• If you can't reach the target number of reps you're shooting for, use less weight. If you reach your target number and feel like you could knock out several more reps, then add weight. Your last rep should be fairly tough to complete.
• More is not necessarily better when it comes to weight training. Take a day off for every two or three days you train. Ian King recommends that you not train more than two days in a row without taking a day off on day three.
• Before every workout be sure you get an adequate warm-up and do a little stretching.
I find the best way to train beginners is to teach them what not to do. For a list of common newbie mistakes, read the Dawg School in issue #114. If you're a teenager, read the Youth Gone Wild article.
The Beginner's Blast Off Program
Note there are a thousand different ways to go about this, so I've just provided a simple routine that will fit the needs of most beginners. Feel free to change around the days to better fit your schedule. Just keep the general guidelines in mind. While I like to give the trainee some options, be careful you don't change around the program too much. I've designed a lot of effective programs only to have the trainee ruin them. For example, don't substitute leg extensions for squats. There's a specific reason why I chose these exercises.
Here's what your week will look like:
Monday: Chest and Triceps
Tuesday: Back and Biceps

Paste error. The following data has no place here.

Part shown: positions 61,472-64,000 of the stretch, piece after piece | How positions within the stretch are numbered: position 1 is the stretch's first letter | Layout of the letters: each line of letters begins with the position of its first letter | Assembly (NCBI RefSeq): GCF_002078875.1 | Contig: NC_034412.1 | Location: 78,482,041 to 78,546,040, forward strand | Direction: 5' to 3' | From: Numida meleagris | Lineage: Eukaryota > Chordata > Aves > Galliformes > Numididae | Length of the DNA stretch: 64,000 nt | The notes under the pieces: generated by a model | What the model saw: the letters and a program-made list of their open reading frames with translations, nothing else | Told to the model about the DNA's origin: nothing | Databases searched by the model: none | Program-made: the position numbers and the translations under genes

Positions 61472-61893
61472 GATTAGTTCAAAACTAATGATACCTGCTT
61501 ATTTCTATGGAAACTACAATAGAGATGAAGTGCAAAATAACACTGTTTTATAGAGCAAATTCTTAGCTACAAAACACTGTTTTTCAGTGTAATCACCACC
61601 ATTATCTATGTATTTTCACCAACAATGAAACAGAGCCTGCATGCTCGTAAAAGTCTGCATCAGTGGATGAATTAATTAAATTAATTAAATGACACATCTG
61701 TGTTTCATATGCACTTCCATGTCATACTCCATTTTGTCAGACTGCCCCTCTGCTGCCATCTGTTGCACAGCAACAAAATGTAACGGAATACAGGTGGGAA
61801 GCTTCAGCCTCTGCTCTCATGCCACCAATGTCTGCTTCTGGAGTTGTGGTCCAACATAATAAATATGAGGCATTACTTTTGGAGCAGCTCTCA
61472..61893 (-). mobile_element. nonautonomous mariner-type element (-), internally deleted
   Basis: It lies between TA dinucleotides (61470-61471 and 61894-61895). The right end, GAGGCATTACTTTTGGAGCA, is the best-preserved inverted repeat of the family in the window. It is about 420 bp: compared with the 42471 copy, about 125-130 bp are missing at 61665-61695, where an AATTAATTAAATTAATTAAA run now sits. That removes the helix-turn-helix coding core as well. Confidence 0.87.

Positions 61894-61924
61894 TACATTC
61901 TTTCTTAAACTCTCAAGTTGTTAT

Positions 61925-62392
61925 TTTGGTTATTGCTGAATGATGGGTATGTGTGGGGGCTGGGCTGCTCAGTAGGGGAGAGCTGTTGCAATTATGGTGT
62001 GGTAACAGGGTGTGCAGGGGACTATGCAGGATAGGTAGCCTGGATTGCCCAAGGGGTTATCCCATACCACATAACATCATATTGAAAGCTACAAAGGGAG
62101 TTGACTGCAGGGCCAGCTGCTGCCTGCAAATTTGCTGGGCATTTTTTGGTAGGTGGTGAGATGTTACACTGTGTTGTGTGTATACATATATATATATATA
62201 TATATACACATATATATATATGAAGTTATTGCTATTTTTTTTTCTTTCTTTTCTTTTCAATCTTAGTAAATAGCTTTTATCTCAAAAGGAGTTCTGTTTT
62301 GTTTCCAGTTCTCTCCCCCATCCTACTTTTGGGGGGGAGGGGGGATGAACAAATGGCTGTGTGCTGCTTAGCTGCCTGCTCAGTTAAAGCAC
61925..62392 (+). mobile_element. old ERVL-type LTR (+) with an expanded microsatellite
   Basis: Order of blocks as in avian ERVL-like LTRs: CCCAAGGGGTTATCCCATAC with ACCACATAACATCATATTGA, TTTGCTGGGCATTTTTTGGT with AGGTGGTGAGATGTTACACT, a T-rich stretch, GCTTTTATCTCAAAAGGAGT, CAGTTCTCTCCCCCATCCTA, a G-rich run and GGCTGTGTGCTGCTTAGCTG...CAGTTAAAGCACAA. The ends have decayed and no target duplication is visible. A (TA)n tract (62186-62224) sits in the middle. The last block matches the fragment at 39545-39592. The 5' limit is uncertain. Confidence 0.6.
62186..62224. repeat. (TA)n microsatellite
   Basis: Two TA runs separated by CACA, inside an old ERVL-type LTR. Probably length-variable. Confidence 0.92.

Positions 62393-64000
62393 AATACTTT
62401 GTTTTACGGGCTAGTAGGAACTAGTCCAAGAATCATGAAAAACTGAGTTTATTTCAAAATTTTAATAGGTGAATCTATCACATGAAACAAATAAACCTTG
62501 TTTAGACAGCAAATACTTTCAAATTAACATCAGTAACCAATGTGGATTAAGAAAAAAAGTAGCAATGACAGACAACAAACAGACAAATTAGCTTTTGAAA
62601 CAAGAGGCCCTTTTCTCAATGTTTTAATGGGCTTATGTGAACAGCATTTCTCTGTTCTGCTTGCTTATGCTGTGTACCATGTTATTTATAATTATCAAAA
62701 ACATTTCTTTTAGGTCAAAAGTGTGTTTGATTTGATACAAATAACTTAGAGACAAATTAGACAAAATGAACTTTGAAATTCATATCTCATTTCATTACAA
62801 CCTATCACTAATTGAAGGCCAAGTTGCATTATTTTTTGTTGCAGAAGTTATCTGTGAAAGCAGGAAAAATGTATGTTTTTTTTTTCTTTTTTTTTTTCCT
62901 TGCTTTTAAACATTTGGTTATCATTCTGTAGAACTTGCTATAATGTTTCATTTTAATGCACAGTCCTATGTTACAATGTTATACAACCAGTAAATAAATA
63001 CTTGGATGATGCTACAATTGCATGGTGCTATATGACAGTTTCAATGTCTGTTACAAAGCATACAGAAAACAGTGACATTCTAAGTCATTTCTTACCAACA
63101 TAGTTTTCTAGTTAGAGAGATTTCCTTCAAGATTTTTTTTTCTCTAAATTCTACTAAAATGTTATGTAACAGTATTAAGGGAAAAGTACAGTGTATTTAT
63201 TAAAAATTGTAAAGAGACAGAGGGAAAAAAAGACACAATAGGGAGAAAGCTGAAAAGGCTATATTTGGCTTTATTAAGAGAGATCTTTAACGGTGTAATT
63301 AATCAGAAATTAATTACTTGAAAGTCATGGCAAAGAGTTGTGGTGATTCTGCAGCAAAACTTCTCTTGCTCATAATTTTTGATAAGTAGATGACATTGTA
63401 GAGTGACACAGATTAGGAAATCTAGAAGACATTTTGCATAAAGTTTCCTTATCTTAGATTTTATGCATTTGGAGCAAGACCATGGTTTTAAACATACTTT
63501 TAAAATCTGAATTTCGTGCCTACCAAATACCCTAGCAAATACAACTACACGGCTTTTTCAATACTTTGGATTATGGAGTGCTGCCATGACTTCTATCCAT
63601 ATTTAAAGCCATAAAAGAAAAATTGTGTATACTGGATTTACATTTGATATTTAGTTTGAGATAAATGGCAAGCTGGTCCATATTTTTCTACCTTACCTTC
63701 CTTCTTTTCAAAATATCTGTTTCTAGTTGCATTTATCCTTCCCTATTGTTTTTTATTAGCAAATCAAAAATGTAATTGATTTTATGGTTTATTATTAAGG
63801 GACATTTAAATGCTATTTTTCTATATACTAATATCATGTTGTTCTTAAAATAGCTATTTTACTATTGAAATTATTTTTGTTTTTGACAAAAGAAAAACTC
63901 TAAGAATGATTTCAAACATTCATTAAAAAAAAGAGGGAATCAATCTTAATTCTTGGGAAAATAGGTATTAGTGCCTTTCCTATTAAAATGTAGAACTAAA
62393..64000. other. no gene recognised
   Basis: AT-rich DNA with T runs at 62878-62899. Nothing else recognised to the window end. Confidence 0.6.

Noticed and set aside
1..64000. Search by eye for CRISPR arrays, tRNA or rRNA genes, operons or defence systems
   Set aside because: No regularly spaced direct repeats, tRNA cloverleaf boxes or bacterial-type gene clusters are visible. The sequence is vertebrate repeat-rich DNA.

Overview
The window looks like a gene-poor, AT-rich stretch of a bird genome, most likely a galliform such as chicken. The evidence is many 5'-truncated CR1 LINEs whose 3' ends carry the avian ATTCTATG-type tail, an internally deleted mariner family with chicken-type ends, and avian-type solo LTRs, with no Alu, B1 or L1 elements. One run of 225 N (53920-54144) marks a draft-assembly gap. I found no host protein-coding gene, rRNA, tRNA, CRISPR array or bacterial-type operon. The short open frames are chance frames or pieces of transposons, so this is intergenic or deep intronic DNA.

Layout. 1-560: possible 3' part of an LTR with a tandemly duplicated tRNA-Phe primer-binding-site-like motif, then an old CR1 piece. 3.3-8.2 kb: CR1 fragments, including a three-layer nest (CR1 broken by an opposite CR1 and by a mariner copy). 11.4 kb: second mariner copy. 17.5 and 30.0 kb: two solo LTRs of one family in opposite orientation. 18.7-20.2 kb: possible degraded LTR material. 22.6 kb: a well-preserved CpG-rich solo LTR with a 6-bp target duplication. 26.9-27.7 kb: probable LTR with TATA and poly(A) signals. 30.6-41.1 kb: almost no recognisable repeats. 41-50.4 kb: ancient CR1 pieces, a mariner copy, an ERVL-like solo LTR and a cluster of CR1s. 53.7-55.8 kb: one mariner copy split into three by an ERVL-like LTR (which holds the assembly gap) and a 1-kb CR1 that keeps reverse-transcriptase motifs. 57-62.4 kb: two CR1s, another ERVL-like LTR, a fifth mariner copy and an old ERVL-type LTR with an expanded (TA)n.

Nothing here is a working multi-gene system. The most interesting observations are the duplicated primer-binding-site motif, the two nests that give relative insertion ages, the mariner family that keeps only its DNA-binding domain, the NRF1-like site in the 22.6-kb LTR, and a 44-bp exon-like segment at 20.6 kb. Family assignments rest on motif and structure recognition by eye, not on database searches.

Thursday: Quads and Hamstrings
Friday: Shoulders, Calves, and Abs
Saturday and Sunday: off
For the first four weeks, I want you to perform two to three sets of 10 to 12 reps (this rep range is generally best for growing muscle, which is the goal of most trainees). Just keep in mind that variety is often the key to long-term progress. Once you feel you're past the "newbie" stage, you may want to consider doing a few weeks of heavier training. For instance, you could do a few weeks where your rep range is 8 to 10, or even 4 to 6.
Remember, though, your last target rep should be very difficult to perform regardless of which phase you're on. Rest 60 to 90 seconds between sets.
Chest and Triceps
Dumbbell Bench Press
Lying Tricep Extension (Skull crushers) using either dumbbells or an EZ-curl bar.
Back and Biceps
Pulldowns or Pull-ups- I'd prefer you use pull-ups here. Read the Back to Basics article for tips.
Dumbbell rows- Use one arm at a time.
Standing curls- Use dumbbells or any type of barbell.
Quads and Hamstrings